How play strengthens your child’s mental health
Playful moments are essential for your little one’s emotional well-being.
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Play is how young children learn and make sense of the world around them. While they are having fun, they are working on critical parts of their development like building motor, cognitive, social and emotional skills. But the power of play extends beyond early learning: it also plays a key role in building your child’s mental health – and yours too! Learn why making time for playtime is both a fun and healthy thing to do.
Children who play regularly with their parents are less likely to develop anxiety, depression, aggression and sleep problems.
Play helps to strengthen the bond between you and your child
Sharing in joyful moments of fun and learning helps bring children and their caregivers closer together. As your little one's first playmate, you have the ability to provide opportunities for learning and connection right at home. When you play together, you get to see the world from your child’s perspective.
By providing your child with love, comfort and attention, you are laying the foundation for the development of emotional and social skills that support their mental health and future well-being.
Play helps reduce stress levels
Playing games, dancing and singing are great ways to relieve stress for both your child and you. When you’re enjoying fun moments and laughing together, your body releases endorphins that promote a feeling of well-being.
Even short periods of play together can serve as a powerful reminder for adults of their ability to support their child, and gives you an opportunity to forget about work or other commitments.
Research has also shown that making time for play even protects children from the negative impacts of prolonged exposure to stress. Long periods of stressful situations can affect a child’s physical and mental health. Play and positive, supportive relationships with adults can help buffer these effects.
>>Watch: How children can develop toxic stress
Play helps children process difficult emotions
When children are dealing with complex emotional issues, it often shows up in their play. Giving children space to play allows them to work through feelings such as pain, fear or loss while being able to still act like a child. Play gives them a way to express things they are struggling with that they don’t yet have the words to fully explain. By recreating painful events repeatedly through imaginative play, little ones are trying to understand the impact of what has happened. For example, if your child has witnessed two adults fighting, they may recreate this conflict with their dolls.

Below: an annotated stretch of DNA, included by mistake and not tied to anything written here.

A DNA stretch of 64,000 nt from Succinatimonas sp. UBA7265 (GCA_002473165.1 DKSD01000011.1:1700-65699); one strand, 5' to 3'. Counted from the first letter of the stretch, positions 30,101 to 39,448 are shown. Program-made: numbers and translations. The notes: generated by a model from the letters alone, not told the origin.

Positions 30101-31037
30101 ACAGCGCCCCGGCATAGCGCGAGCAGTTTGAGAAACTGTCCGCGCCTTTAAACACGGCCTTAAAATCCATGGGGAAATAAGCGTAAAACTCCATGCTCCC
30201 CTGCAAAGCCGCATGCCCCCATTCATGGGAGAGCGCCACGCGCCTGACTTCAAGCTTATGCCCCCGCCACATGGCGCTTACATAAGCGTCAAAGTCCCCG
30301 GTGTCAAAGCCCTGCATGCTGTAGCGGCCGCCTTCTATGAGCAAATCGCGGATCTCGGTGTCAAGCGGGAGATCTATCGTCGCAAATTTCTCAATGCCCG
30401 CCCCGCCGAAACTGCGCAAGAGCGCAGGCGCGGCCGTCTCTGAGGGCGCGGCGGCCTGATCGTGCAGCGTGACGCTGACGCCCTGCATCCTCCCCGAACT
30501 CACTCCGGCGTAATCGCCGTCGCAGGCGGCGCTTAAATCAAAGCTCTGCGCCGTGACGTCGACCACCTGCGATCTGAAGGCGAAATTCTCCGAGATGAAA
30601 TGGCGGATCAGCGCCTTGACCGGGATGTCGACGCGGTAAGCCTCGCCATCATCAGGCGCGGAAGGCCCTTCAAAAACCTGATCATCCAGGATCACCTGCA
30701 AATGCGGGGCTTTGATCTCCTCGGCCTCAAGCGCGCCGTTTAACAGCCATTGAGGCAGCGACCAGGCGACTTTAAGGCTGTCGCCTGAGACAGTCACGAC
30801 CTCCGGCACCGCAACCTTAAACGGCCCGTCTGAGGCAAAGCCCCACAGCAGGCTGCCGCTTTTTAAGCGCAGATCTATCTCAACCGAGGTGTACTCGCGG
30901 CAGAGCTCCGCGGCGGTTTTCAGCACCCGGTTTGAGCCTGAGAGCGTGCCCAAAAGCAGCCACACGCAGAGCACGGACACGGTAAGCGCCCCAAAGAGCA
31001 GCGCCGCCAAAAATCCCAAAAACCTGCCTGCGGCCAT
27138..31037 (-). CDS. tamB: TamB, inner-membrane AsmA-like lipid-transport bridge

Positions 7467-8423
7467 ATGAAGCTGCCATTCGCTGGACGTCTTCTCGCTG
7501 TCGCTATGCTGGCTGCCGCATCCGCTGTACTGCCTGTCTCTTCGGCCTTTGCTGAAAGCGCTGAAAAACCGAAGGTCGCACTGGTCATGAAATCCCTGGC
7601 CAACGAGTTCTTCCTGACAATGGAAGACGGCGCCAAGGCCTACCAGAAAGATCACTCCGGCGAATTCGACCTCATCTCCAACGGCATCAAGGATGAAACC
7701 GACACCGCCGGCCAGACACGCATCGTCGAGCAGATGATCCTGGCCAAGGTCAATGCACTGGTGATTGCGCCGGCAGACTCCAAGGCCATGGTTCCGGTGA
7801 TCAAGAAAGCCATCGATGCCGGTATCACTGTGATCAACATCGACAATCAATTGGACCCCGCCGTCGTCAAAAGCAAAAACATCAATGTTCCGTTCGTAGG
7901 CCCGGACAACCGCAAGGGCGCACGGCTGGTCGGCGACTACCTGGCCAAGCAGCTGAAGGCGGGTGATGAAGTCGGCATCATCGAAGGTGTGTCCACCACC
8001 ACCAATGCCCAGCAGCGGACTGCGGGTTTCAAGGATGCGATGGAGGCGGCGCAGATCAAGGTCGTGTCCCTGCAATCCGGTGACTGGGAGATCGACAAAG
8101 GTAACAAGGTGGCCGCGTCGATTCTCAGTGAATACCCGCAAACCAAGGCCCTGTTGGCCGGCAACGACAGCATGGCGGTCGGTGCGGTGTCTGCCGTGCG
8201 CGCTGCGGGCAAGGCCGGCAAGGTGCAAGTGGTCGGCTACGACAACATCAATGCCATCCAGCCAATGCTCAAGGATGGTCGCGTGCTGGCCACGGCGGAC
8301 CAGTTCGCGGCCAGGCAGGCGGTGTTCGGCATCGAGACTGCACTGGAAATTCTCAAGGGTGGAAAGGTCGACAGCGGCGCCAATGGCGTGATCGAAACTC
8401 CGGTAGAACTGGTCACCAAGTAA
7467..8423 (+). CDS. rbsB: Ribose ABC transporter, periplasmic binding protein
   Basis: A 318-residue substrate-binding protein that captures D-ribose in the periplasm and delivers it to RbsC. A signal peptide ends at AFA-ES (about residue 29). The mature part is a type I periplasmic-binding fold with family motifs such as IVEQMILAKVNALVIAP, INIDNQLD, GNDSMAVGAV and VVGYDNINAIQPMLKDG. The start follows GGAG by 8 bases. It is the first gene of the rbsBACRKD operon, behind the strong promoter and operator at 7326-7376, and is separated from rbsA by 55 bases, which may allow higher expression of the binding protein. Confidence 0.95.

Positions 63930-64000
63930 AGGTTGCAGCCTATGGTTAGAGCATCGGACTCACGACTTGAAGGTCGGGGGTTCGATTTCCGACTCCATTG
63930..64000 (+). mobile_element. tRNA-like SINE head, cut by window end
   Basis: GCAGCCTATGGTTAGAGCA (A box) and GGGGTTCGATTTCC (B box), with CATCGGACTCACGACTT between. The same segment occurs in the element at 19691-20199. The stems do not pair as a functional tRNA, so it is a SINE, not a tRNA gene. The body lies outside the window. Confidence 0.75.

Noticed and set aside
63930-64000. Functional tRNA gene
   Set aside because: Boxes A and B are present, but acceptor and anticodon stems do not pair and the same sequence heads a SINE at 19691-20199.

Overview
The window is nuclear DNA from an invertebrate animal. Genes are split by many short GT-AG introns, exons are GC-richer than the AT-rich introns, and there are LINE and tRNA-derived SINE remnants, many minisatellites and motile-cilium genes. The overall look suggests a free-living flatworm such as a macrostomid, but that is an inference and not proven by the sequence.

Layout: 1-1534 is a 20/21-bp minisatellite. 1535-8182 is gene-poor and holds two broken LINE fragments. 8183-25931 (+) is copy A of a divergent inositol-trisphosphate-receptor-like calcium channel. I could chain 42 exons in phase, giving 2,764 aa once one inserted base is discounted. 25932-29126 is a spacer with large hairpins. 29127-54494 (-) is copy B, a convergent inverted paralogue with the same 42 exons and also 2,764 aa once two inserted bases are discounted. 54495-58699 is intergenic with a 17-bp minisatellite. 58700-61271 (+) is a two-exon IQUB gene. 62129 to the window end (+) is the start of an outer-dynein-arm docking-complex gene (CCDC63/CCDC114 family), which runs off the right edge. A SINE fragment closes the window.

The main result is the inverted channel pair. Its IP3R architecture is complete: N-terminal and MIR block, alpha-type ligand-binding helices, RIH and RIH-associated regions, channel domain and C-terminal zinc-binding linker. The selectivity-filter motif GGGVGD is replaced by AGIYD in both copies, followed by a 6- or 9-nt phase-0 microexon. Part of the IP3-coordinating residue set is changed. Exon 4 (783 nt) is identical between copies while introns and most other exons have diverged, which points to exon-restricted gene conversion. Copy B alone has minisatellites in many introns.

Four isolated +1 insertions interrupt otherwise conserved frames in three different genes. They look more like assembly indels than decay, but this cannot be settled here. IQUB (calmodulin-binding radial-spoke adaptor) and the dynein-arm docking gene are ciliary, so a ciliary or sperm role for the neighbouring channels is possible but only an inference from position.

>>Read: How to recognize signs of distress in children
>>Read: How to talk to your child about the death of a loved one
Play helps to build confidence
Solving problems and coming up with creative solutions during a game or while working on a puzzle give children a sense of accomplishment and competence. When you take time to play with your child, your little one is learning that they are valued and fun to be around. It is important that you give your full attention during playtime and invest in the game you are playing together. Sharing in the experience together lets your child know that they are loved and important – so smile, get involved and enjoy every moment!
Want to learn more about the power of play? Looking for inspiration for games and activities? Visit The Playbox for tips and ideas for having fun with your little one!
This article was developed with support from our friends at LEGO Foundation.